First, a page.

The city is holding a series of community meetings to talk about an insect less than a centimetre long that has the potential to kill around eight per cent of the urban canopy.

The emerald ash borer, an Asian beetle, was first detected in Toronto near the Highway 404 and Sheppard Avenue West area in 2007, and has since spread to across the city, notably in the northeast, central and eastern parts of Toronto.

A city study found the borer will likely wipe out most of the 860,000 ash trees currently in the city by 2017. Ash trees make up 8.4 per cent of Toronto's urban canopy.

"In the last election of October as I was walking through these streets I saw all these dead trees," said Coun. Paul Kelly, the chair of the city's parks and environment committee.

"You know, it took 30 or 40 years for them to grow up and out. They make the neighbourhood look so beautiful. They're magnificent trees. And now? Boom. You've got to start all over again."

The bugs' larvae destroy trees by tunnelling into the water-conducting tissues under the bark.

The City will begin removal of dead and dying trees from streets and parks at the end of the month.


The emerald ash borer was first discovered in North America in 2002. (Associated Press/University of Michigan)

Problem could cost homeowners

Each tree costs about $1,000 to cut down and replace. The city expects to spend just over $1 million on tree removal for trees on city property this year. Next year it estimates it will spend $3.4 million.

Some Toronto homeowners, however, will have to pay out of their own pocket if they have a dead ash tree on their property.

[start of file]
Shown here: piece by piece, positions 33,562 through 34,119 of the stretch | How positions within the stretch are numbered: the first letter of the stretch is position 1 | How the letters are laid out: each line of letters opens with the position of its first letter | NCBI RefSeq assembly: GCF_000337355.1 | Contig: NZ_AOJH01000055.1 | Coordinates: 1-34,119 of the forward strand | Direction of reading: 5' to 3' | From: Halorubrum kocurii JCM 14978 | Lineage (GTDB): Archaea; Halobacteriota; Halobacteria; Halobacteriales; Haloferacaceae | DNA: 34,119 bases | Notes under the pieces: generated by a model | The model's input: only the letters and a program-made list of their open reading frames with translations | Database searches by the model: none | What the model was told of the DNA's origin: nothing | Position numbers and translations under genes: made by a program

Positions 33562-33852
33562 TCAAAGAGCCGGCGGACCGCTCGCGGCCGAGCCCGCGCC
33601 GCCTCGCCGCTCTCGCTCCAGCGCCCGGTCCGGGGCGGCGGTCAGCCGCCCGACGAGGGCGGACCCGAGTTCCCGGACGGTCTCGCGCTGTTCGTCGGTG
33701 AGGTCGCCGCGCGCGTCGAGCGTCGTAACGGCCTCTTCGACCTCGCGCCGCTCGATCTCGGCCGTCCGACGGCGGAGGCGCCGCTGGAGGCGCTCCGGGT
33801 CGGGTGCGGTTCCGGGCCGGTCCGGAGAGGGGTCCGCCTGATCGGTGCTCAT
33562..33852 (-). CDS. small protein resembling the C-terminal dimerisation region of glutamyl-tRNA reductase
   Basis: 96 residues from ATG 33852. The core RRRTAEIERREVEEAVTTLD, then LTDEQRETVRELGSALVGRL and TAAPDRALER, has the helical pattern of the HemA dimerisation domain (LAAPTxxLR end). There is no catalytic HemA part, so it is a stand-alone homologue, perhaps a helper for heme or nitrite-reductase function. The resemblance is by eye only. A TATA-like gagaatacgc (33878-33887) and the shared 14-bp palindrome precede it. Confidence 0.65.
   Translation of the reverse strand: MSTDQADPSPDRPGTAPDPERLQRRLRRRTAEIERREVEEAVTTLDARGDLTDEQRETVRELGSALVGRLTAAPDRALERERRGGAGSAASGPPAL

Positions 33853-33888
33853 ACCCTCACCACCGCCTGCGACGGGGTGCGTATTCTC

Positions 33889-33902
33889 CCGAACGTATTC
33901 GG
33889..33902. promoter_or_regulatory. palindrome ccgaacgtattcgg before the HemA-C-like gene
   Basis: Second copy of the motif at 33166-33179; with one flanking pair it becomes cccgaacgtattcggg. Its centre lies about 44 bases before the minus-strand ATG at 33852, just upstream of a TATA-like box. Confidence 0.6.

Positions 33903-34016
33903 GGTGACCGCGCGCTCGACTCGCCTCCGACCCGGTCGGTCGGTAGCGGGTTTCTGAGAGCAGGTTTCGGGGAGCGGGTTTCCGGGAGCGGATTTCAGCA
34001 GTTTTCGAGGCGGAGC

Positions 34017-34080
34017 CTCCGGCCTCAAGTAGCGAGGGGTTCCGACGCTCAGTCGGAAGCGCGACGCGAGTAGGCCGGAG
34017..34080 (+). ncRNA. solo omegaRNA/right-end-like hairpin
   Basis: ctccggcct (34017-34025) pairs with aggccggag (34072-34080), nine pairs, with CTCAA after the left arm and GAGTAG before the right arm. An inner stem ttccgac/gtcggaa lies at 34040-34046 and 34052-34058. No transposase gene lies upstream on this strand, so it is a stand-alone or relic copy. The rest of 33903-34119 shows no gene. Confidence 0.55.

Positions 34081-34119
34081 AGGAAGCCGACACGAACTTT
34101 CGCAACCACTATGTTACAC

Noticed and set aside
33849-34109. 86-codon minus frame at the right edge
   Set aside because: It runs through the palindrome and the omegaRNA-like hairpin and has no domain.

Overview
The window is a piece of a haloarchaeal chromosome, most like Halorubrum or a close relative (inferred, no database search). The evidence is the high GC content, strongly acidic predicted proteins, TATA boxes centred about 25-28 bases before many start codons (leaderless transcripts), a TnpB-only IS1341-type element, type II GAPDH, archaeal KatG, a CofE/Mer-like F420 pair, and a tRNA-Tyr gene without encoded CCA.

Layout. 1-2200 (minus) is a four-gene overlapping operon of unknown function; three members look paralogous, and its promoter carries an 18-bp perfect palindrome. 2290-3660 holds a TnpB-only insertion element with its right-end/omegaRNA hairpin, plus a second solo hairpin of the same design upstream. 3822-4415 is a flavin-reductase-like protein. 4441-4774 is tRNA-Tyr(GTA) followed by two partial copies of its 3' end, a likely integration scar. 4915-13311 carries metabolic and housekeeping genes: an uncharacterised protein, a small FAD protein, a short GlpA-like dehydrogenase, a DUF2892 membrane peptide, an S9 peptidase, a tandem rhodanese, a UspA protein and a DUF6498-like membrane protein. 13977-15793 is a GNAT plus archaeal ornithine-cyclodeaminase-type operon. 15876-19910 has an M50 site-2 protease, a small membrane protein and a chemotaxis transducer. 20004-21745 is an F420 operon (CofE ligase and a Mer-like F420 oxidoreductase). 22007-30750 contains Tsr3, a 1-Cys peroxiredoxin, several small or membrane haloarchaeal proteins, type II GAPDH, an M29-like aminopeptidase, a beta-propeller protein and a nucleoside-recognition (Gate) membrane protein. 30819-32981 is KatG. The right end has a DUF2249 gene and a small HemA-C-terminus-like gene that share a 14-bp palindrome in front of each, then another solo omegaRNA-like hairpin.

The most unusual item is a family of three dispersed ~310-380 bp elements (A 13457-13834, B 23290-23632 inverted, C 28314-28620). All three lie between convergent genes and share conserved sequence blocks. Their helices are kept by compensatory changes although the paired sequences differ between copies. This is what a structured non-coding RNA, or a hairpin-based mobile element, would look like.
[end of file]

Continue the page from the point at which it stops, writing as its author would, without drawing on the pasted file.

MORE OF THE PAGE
"There are no natural defences to this little critter. All we can do is cut and replace," said Kelly.

As to which trees are being considered as replacements, Kelly said climate change is playing a factor in that decision.

"The climate is going to get warmer. We might be looking at planting trees that normally would be planted south of the border. The northern boundary for certain species is beginning to move up," said Kelly

"The one that I like the best is something called the Kentucky coffee treeā€¦ It's a beautiful tree. Not one of the tallest trees. It goes up about 40 feet or so. It has a lovely round, full canopy to it."

The city is holding three public meetings to talk about the problem:

  • June 20, 7 - 9 p.m. Sir Wilfred Laurier Collegiate,145 Guildwood Parkway.
  • June 21, 7 - 9 p.m. McGregor Park Community Centre, 2231 Lawrence Avenue East.
  • June 27, 7 - 9 p.m. Port Union Community Centre, 5450 Lawrence Avenue East.

The emerald ash borer has killed millions of ash trees in southwestern Ontario, Michigan and surrounding states since being discovered in North America in 2002.

Experts believe the emerald ash borer came to North America, specifically to Detroit, in a pile of packing wood from China.